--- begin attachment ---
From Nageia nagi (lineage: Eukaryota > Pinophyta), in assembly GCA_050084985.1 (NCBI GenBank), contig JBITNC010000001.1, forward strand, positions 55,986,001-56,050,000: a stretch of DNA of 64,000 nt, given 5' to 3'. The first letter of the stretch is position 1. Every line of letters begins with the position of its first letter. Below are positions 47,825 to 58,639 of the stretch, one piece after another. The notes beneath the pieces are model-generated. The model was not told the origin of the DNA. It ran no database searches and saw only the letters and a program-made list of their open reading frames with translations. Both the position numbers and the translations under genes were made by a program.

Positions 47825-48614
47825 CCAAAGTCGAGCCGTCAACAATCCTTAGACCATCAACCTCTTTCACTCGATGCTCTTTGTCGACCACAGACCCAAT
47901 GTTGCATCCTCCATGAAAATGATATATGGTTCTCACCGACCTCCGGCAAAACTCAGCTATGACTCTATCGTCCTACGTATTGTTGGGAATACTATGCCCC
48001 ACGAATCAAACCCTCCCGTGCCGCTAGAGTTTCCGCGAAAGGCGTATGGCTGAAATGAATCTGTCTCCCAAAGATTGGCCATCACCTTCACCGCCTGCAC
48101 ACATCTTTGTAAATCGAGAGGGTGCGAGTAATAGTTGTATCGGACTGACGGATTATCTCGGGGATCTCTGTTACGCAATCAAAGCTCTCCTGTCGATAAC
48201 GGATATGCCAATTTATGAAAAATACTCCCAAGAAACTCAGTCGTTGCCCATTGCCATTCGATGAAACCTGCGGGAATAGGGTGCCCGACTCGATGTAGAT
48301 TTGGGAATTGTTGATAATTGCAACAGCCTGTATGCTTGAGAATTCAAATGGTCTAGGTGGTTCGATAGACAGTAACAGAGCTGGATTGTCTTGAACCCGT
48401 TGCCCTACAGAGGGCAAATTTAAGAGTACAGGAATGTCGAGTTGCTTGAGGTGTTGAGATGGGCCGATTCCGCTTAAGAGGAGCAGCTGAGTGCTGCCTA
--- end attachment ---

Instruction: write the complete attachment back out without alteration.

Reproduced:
From Nageia nagi (lineage: Eukaryota > Pinophyta), in assembly GCA_050084985.1 (NCBI GenBank), contig JBITNC010000001.1, forward strand, positions 55,986,001-56,050,000: a stretch of DNA of 64,000 nt, given 5' to 3'. The first letter of the stretch is position 1. Every line of letters begins with the position of its first letter. Below are positions 47,825 to 58,639 of the stretch, one piece after another. The notes beneath the pieces are model-generated. The model was not told the origin of the DNA. It ran no database searches and saw only the letters and a program-made list of their open reading frames with translations. Both the position numbers and the translations under genes were made by a program.

Positions 47825-48614
47825 CCAAAGTCGAGCCGTCAACAATCCTTAGACCATCAACCTCTTTCACTCGATGCTCTTTGTCGACCACAGACCCAAT
47901 GTTGCATCCTCCATGAAAATGATATATGGTTCTCACCGACCTCCGGCAAAACTCAGCTATGACTCTATCGTCCTACGTATTGTTGGGAATACTATGCCCC
48001 ACGAATCAAACCCTCCCGTGCCGCTAGAGTTTCCGCGAAAGGCGTATGGCTGAAATGAATCTGTCTCCCAAAGATTGGCCATCACCTTCACCGCCTGCAC
48101 ACATCTTTGTAAATCGAGAGGGTGCGAGTAATAGTTGTATCGGACTGACGGATTATCTCGGGGATCTCTGTTACGCAATCAAAGCTCTCCTGTCGATAAC
48201 GGATATGCCAATTTATGAAAAATACTCCCAAGAAACTCAGTCGTTGCCCATTGCCATTCGATGAAACCTGCGGGAATAGGGTGCCCGACTCGATGTAGAT
48301 TTGGGAATTGTTGATAATTGCAACAGCCTGTATGCTTGAGAATTCAAATGGTCTAGGTGGTTCGATAGACAGTAACAGAGCTGGATTGTCTTGAACCCGT
48401 TGCCCTACAGAGGGCAAATTTAAGAGTACAGGAATGTCGAGTTGCTTGAGGTGTTGAGATGGGCCGATTCCGCTTAAGAGGAGCAGCTGAGTGCTGCCTA